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Unformatted text preview: POWER and PURPOSE amgovc15_ptr_ch00_fm_i-1.indd 1 15/11/18 4:59 pm amgovc15_ptr_ch00_fm_i-1.indd 2 15/11/18 4:59 pm CORE FIFTEENTH EDITION POWER and PURPOSE Late of amgovc15_ptr_ch00_fm_i-1.indd 3 15/11/18 4:59 pm W. W. Norton & Company has been independent since its founding in 1923, when William Warder Norton and Mary D. Herter Norton first published lectures delivered at the People’s Institute, the adult education division of New York City’s Cooper Union. The firm soon expanded its program beyond the Institute, publishing books by celebrated academics from America and abroad. By mid-century, the two major pillars of Norton’s publishing program—trade books and college texts—were firmly established. In the 1950s, the Norton family transferred control of the company to its employees, and today—with a staff of four hundred and a comparable number of trade, college, and professional titles published each year—W. W. Norton & Company stands as the largest and oldest publishing house owned wholly by its employees. Copyright © 2019, 2017, 2015, 2014, 2013, 2012, 2011, 2010, 2009, 2008, 2006, 2005, 2004, 2002, 2000, 1998, 1997, 1996, 1995, 1994, 1993, 1992, 1990 by W. W. Norton & Company, Inc. All rights reserved. Printed in the United States of America. Editor: Laura Wilk Editorial Assistant: Chris Howard-Woods Project Editor: David Bradley Managing Editor, College: Marian Johnson Managing Editor, College Digital Media: Kim Yi Production Manager: Eric Pier-Hocking Media Editor: Spencer Richardson-Jones Associate Media Editor: Michael Jaoui Media Editorial Assistant: Tricia Vuong Marketing Manager: Erin Brown Design Director: Rubina Yeh Book Designer: DeMarinis Design LLC Permissions Manager: Megan Schindel Composition: GraphicWorld Manufacturing: LSC Crawfordsville Permission to use copyrighted material is included in the credits section of this book, which begins on page C1. The Library of Congress has cataloged another edition as follows: Names: Lowi, Theodore J., author. | Ginsberg, Benjamin, author. | Shepsle,   Kenneth A., author. | Ansolabehere, Stephen, author. Title: American government : power & purpose / Theodore J. Lowi, Benjamin   Ginsberg, Kenneth A. Shepsle, Stephen Ansolabehere. Description: Fifteenth edition. | New York : W.W. Norton, 2019. | Includes   bibliographical references and index. Identifiers: LCCN 2018046029 | ISBN 9780393655537 (hardcover) Subjects: LCSH: United States—Politics and government. Classification: LCC JK276 .L69 2019 | DDC 320.473—dc23 LC record available at ISBN: 978-0-393-67500-9 W. W. Norton & Company, Inc., 500 Fifth Avenue, New York, NY 10110 wwnorton.com W. W. Norton & Company Ltd., 15 Carlisle Street, London W1D 3BS 1234567890 amgovc15_ptr_ch00_fm_i-1.indd 4 15/11/18 4:59 pm For Our Families Angele, Anna, and Jason Lowi Sandy, Cindy, and Alex Ginsberg Rise Shepsle, Seth Shepsle, and Nilsa Sweetser Laurie Gould and Rebecca and Julia Ansolabehere amgovc15_ptr_ch00_fm_i-1.indd 5 15/11/18 4:59 pm amgovc15_ptr_ch00_fm_i-1.indd 6 15/11/18 4:59 pm Contents PREFACE xxii ACKNOWLEDGMENTS xxv PART 1 FOUNDATIONS 1 Five Principles of Politics Making Sense of Government and Politics 2 4 What Is Government? 5 Forms of Government 5 Politics 6 Five Principles of Politics 7 The Rationality Principle: All Political Behavior Has a Purpose 7 The Institution Principle: Institutions Structure Politics 9 The Collective Action Principle: All Politics Is Collective Action 13 The Policy Principle: Political Outcomes Are the Products of Individual Preferences and Institutional Procedures 18 The History Principle: How We Got Here Matters 20 Contents amgovc15_ptr_ch00_fm_i-1.indd 7 vii 15/11/18 4:59 pm Conclusion: Preparing to Analyze the American Political System 21 For Further Reading 22 ANALYZING THE EVIDENCE Making Sense of Charts and Graphs 2  Constructing a Government: The Founding and the Constitution The First Founding: Interests and Conflicts 24 30 32 British Taxes and Colonial Interests 33 Political Strife and the Radicalizing of the Colonists 35 The Declaration of Independence 36 The Revolutionary War 36 The Articles of Confederation 37 The Second Founding: From Compromise to Constitution 38 International Standing, Economic Difficulties, and Balance of Power 38 The Annapolis Convention 39 Shays’s Rebellion 40 The Constitutional Convention 40 THE POLICY PRINCIPLE The Constitution and Policy Outcomes 42 TIMEPLOT viii amgovc15_ptr_ch00_fm_i-1.indd 8 Representation in Congress: States’ Ranks 44 The Constitution 48 The Legislative Branch 49 The Executive Branch 50 The Judicial Branch 51 Contents 15/11/18 4:59 pm ANALYZING THE EVIDENCE Constitutional Engineering: How Many Veto Gates? 52 National Unity and Power 54 Amending the Constitution 55 Ratifying the Constitution 55 Constitutional Limits on the National Government’s Power 55 The Fight for Ratification: Federalists versus Antifederalists 57 Representation 59 The Threat of Tyranny 60 Governmental Power 61 Changing the Institutional Framework: Constitutional Amendment 3 63 Amendments: Many Are Called, Few Are Chosen 63 The Twenty-Seven Amendments 63 Conclusion: Reflections on the Founding— Ideals or Interests? 69 For Further Reading 70 Federalism and the Separation of Powers Who Does What? Federalism and Institutional Jurisdictions Federalism in the Constitution: Who Decides What 72 74 75 ANALYZING THE EVIDENCE State Policies on Renewable Energy The Slow Growth of the National Government’s Power 78 81 TIMEPLOT Federal and State/Local Spending, 1930–2012 Cooperative Federalism and Grants-in-Aid: Institutions Shape Policies 84 85 Contents amgovc15_ptr_ch00_fm_i-1.indd 9 ix 15/11/18 4:59 pm Regulated Federalism and National Standards 88 New Federalism and the National–State Tug-of-War 90 The Separation of Powers Checks and Balances: A System of Mutual Vetoes 93 93 THE POLICY PRINCIPLE Federal vs. State Marijuana Laws 4 94 Legislative Supremacy 95 Checks and Balances: The Rationality Principle at Work 97 The Role of the Supreme Court: Establishing Decision Rules 98 Conclusion: Federalism and the Separation of Powers—Collective Action or Stalemate? 101 For Further Reading 102 Civil Liberties 104 Origins of the Bill of Rights 106 Nationalizing the Bill of Rights 107 Dual Citizenship 108 The Fourteenth Amendment 109 The Constitutional Revolution in Civil Liberties 113 The Bill of Rights Today The First Amendment and Freedom of Religion 115 115 ANALYZING THE EVIDENCE Americans’ Attitudes toward Church and State x amgovc15_ptr_ch00_fm_i-1.indd 10 118 The First Amendment and Freedom of Speech and the Press 121 The Second Amendment and the Right to Bear Arms 131 Rights of the Criminally Accused 133 The Fourth Amendment and Searches and Seizures 133 The Fifth Amendment and Criminal Proceedings 136 Contents 15/11/18 4:59 pm THE POLICY PRINCIPLE 5 The Fourth Amendment and Government Surveillance 137 The Sixth Amendment and the Right to Counsel 139 The Eighth Amendment and Cruel and Unusual Punishment 140 The Right to Privacy and the Constitution 142 Conclusion: Civil Liberties and Collective Action 145 For Further Reading 147 Civil Rights 148 What Are Civil Rights? 151 The Struggle for Civil Rights 154 The Right to Vote 155 Racial Discrimination in the Nineteenth and Twentieth Centuries 159 Opportunity in Education 164 TIMEPLOT Cause and Effect in the Civil Rights Movement 166 The Politics of Rights 170 Outlawing Discrimination in Employment 170 Women and Gender Discrimination 171 THE POLICY PRINCIPLE Transgender Rights and Policy 174 Latinos 175 Asian Americans 176 Immigration and Rights 176 Americans with Disabilities 178 Gay Men and Lesbians 179 Affirmative Action The Supreme Court and the Standard of Review 181 181 Contents amgovc15_ptr_ch00_fm_i-1.indd 11 xi 15/11/18 4:59 pm ANALYZING THE EVIDENCE Is the Public Principled or Prejudiced When It Comes to Affirmative Action? 182 Conclusion: Civil Liberties and Civil Rights— Regulating Collective Action 185 For Further Reading 186 PART 2 INSTITUTIONS 6 Congress: The First Branch 188 Representation 190 House and Senate: Differences in Representation 194 The Electoral System 196 Problems of Legislative Organization 205 Cooperation in Congress 205 Underlying Problems and Challenges 207 The Organization of Congress 208 Party Leadership and Organization in the House and the Senate 208 The Committee System: The Core of Congress 212 The Staff System: Staffers and Agencies 220 Informal Organization: The Caucuses 221 Rules of Lawmaking: How a Bill Becomes a Law Committee Deliberation 221 221 Debate 222 xii amgovc15_ptr_ch00_fm_i-1.indd 12 Conference Committee: Reconciling House and Senate Versions of a Bill 223 Presidential Action 224 Procedures in Congress: Regular and Unorthodox 226 The Distributive Tendency in Congress 227 Contents 15/11/18 4:59 pm TIMEPLOT Acts Passed by Congress, 1789–2016 228 How Congress Decides 230 Constituency 230 THE POLICY PRINCIPLE Congress and the Opioid Epidemic Interest Groups 231 232 ANALYZING THE EVIDENCE Why Congress Can’t Make Ends Meet 234 Party Discipline 236 Weighing Diverse Influences 241 Beyond Legislation: Additional Congressional Powers Advice and Consent: Special Senate Powers 242 242 Impeachment 243 7 Conclusion: Power and Representation 244 For Further Reading 246 The Presidency as an Institution 248 The Constitutional Origins and Powers of the Presidency 250 Expressed Powers 252 TIMEPLOT Presidential Vetoes, 1789–2018 258 THE POLICY PRINCIPLE The Obama Veto of the Keystone XL Pipeline 262 Delegated Powers 263 Inherent Powers 264 The Rise of Presidential Government 268 The Legislative Epoch, 1800–1933 268 The New Deal and the Presidency 269 Contents amgovc15_ptr_ch00_fm_i-1.indd 13 xiii 15/11/18 4:59 pm Presidential Government 271 The Formal Resources of Presidential Power 272 The Contemporary Bases of Presidential Power 277 The Administrative State 284 ANALYZING THE EVIDENCE Unilateral Action and Presidential Power The Limits of Presidential Power 8 288 292 Conclusion: Presidential Power—Myths and Realities 292 For Further Reading 296 The Executive Branch Why Bureaucracy? 298 301 Bureaucratic Organization Enhances the Efficient Operation of Government 303 Bureaucrats Fulfill Important Roles 304 Bureaucracies Serve Politicians 306 How Is the Executive Branch Organized? 307 Clientele Agencies 309 Agencies for the Maintenance of the Union 310 Regulatory Agencies 312 Agencies of Redistribution 313 The Problem of Bureaucratic Control 314 Motivational Considerations of Bureaucrats 315 Bureaucracy and the Principal-Agent Problem 317 THE POLICY PRINCIPLE The EPA: Regulating Clean Air The President as Manager-in-Chief xiv amgovc15_ptr_ch00_fm_i-1.indd 14 319 321 Contents 15/11/18 4:59 pm ANALYZING THE EVIDENCE Explaining Vacancies in Presidential Appointments Congressional Oversight and Incentives Reforming the Bureaucracy 322 324 327 Termination 329 Devolution 330 Privatization 331 9 Conclusion: Public Bureaucracies and Politics 332 For Further Reading 334 The Federal Courts 336 The Judicial Process 339 The Organization of the Court System 341 Types of Courts 341 Federal Jurisdiction 342 Federal Trial Courts 345 Federal Appellate Courts 345 The Supreme Court 347 How Judges Are Appointed 348 How Courts Work as Political Institutions Dispute Resolution 351 351 Coordination 352 Rule Interpretation The Power of Judicial Review 352 353 Judicial Review of Acts of Congress 354 Judicial Review of State Actions 355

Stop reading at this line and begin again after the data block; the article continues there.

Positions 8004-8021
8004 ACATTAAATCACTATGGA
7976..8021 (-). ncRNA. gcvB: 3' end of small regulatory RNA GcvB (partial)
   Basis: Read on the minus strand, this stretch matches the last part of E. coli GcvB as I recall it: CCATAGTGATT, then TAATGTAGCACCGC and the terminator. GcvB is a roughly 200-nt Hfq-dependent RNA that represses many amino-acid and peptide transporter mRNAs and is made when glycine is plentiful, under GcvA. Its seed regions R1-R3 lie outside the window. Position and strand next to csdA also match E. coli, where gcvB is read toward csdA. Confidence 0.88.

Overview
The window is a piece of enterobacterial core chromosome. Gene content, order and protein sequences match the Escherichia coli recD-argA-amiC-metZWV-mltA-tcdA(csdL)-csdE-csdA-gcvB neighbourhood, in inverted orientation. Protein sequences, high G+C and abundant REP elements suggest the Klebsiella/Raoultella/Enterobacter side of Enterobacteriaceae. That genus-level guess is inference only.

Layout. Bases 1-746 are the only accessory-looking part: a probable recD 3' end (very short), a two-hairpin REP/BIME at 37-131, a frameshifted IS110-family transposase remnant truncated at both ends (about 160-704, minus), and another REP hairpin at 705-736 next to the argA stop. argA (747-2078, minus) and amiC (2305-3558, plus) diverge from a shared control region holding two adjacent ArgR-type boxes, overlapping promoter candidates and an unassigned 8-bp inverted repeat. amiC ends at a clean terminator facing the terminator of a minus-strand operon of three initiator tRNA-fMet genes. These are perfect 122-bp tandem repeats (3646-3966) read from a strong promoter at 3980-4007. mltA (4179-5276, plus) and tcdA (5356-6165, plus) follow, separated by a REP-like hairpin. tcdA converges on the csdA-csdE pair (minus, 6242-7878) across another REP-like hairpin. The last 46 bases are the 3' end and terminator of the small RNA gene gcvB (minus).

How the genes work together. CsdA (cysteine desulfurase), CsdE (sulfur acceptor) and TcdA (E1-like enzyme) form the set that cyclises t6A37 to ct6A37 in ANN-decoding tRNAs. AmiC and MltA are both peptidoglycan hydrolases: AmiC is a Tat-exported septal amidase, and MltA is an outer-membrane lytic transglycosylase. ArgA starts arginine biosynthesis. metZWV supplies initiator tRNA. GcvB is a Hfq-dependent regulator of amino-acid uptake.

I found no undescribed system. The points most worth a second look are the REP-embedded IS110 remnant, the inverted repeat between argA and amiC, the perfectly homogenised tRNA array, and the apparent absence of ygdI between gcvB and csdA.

Judicial Review of Federal Agency Actions 356 Contents amgovc15_ptr_ch00_fm_i-1.indd 15 xv 15/11/18 4:59 pm Judicial Review and Presidential Power 357 Judicial Review and Lawmaking 358 The Supreme Court in Action 359 How Cases Reach the Supreme Court 360 Controlling the Flow of Cases 363 The Supreme Court’s Procedures 365 Judicial Decision Making 368 The Supreme Court Justices 368 Other Institutions of Government 371 ANALYZING THE EVIDENCE Ideological Voting on the Supreme Court 372 The Implementation of Supreme Court Decisions 374 Strategic Behavior in the Supreme Court 376 THE POLICY PRINCIPLE Changing Judicial Direction: Gay Marriage 377 Conclusion: The Expanding Power of the Judiciary 380 For Further Reading 382 PART 3 DEMOCRATIC POLITICS 10 Public Opinion 384 What Is Public Opinion? 386 Preferences and Beliefs 388 Choices 388 Variety of Opinion 389 ANALYZING THE EVIDENCE xvi amgovc15_ptr_ch00_fm_i-1.indd 16 Is the Public as Polarized as Congress? 394 Origins and Nature of Opinion 396 Foundations of Preferences 397 Contents 15/11/18 4:59 pm Political Ideology 400 Identity Politics 402 TIMEPLOT Immigration by Continent of Origin 404 Public Opinion and Political Knowledge 411 Political Knowledge and Preference Stability 412 Stability and the Meaning of Public Opinion 415 Shaping Opinion: Political Leaders, Private Groups, and the Media 417 Government and the Shaping of Public Opinion 417 Private Groups and the Shaping of Public Opinion 418 The Media and Public Opinion 419 THE POLICY PRINCIPLE Public Opinion on Climate Change 420 Measuring Public Opinion 423 Constructing Public Opinion from Surveys 11 424 How Does Public Opinion Influence Government Policy? 430 Conclusion: Government and the Will of the People 432 For Further Reading 434 Elections Institutions of Elections 436 439 THE POLICY PRINCIPLE Local Control of Elections and Voter ID Laws 440 TIMEPLOT The Growth of the U.S. Electorate, 1790–2016 442 Who Can Vote: Defining the Electorate 442 How Americans Vote: The Ballot 450 Where Americans Vote: Electoral Districts 452 Contents amgovc15_ptr_ch00_fm_i-1.indd 17 xvii 15/11/18 4:59 pm What It Takes to Win: Plurality Rule 459 Direct Democracy: The Referendum and the Recall 462 How Voters Decide 464 Voters and Nonvoters 464 Partisan Loyalty 466 Issues 469 ANALYZING THE EVIDENCE Economic Influence on Presidential Elections Candidate Characteristics Campaigns: Money, Media, and Grass Roots 12 amgovc15_ptr_ch00_fm_i-1.indd 18 476 477 What It Takes to Win 478 Campaign Finance 480 Congressional Campaigns 483 Effectiveness of Campaigns 484 The 2016 and 2018 Elections 485 The 2016 Presidential Primaries 486 The 2016 General Election 488 Republican Victory 490 2018: A Return to Divided Government 494 Looking to the Future 496 Conclusion: Elections and Accountability 497 For Further Reading 498 Political Parties Why Do Political Parties Form? xviii 474 500 503 To Facilitate Collective Action in the Electoral Process 504 To Resolve Problems of Collective Choice in Government 505 To Deal with the Problem of Ambition 506 Contents 15/11/18 4:59 pm THE POLICY PRINCIPLE Party Coalitions and Abortion Policy 507 What Functions Do Parties Perform? 508 Recruiting Candidates 508 Nominating Candidates 509 Getting Out the Vote 511 Facilitating Electoral Choice 512 Influencing National Government 513 Parties in Government 515 Parties in the Electorate 517 Party Identification 517 Group Basis of Parties 521 ANALYZING THE EVIDENCE Candidate Religion and Partisan Voting 524 Parties as Institutions 527 Contemporary Party Organizations 528 The Contemporary Party as Service Provider to Candidates 531 Party Systems 532 The First Party System: Federalists and Democratic-Republicans 534 The Second Party System: Democrats and Whigs 536 The Third Party System: Republicans and Democrats: 1860–1896 538 The Fourth Party System, 1896–1932 540 The Fifth Party System: The New Deal Coalition, 1932–1968 540 The Sixth Party System: 1968–Present 541 TIMEPLOT Parties’ Share of Electoral Votes, 1789–2016 American Third Parties 544 545 Conclusion: Parties and Democracy 549 For Further Reading 551 Contents amgovc15_ptr_ch00_fm_i-1.indd 19 xix 15/11/18 4:59 pm 13 Groups and Interests 552 What Are the Characteristics of Interest Groups? 555 Interest Groups Not Only Enhance Democracy . . . 555 . . . But Also Represent the Evils of Faction 556 Organized Interests Are Predominantly Economic 557 Most Groups Require Members, Money, and Leadership 558 Group Membership Has an Upper-Class Bias 558 THE POLICY PRINCIPLE The Mortgage Interest Tax Deduction 559 Groups Reflect Changes in the Political Environment 560 Latent Groups 562 How and Why Do Interest Groups Form? 563 Interest Groups Facilitate Cooperation 563 Selective Benefits: A Solution to the Collective Action Problem 567 Political Entrepreneurs Organize and Maintain Groups 569 How Do Interest Groups Influence Policy? Direct Lobbying 570 571 ANALYZING THE EVIDENCE Interest Group Influence xx amgovc15_ptr_ch00_fm_i-1.indd 20 572 Using the Courts 579 Mobilizing Public Opinion 580 Using Electoral Politics 584 Are Interest Groups Effective? 588 Conclusion: Interest Group Influence in U.S. Politics 590 For Further Reading 592 Contents 15/11/18 4:59 pm 14 The Media The Media as a Political Institution Types of Media 594 596 597 ANALYZING THE EVIDENCE Where Do Americans Get News about Politics? 604 Regulation of the Broadcast and Electronic Media 607 Freedom of the Press 609 THE POLICY PRINCIPLE Who Runs the Internet? Organization and Ownership of the Media What Affects News Coverage? 610 611 614 Journalists 614 News Sources 619 Consumers 622 Conclusion: Media Power and Responsibility 624 For Further Reading 627 Appendix A1 The Declaration of Independence A3 The Articles of Confederation A7 The Constitution of the United States of America A13 Amendments to the Constitution A24 Federalist Papers A34 No. 10: Madison A34 No. 51: Madison A39 Glossary G1 Credits C1 Index I1 Contents amgovc15_ptr_ch00_fm_i-1.indd 21 xxi 15/11/18 4:59 pm Preface This book was written for faculty and students who are looking for a little more than just “nuts and bolts” and who are drawn to an analytical perspective. No fact about American government is intrinsically difficult to grasp, and in an open society such as ours, facts abound. The philosophy of a free and open media in the United States makes information about the government that would be suppressed elsewhere readily available. The advent of the internet and other new communication technologies has further expanded the opportunity to learn about our government. The ubiquity of information in our society is a great virtue. Common knowledge about the government gives our society a vocabulary that is widely shared among its citizens and enables us to communicate effectively with each other about politics. But it is also important to reach beyond that common vocabulary and develop a more sophisticated understanding of politics and government. The sheer quantity of facts in our society can be overwhelming. In a 24/7 news cycle it can be hard to pick out what stories are important and to stay focused on them. Today, moreover, Americans may choose among a variety of news sources, including broadcast, print, and various online formats, all clamoring for attention. The single most important task of the teacher of political science is to confront popular ideas and information and to choose from among them the small number of really significant concepts that help us make better sense of the world. This book aims to help instructors and students accomplish this task. The analytical framework of this book is oriented around five principles that we use to help make sense of politics: 1. All political behavior has a purpose. 2. Institutions structure politics. 3. All politics is collective action. xxii amgovc15_ptr_ch00_fm_i-1.indd 22 Preface 15/11/18 4:59 pm 4. Political outcomes are the products of individual preferences and institutional procedures. 5. How we got here matters. This Fifteenth Edition continues our endeavor to make American Government: Power and Purpose the most authoritative and contemporary introductory text on the market. The approach of the book has not changed. Those who have used this book in the past are familiar with the narrative it presents about American government and politics—the storyline of how the U.S. government has evolved, how it operates, and the characters involved in the unfolding development of our polity. This b...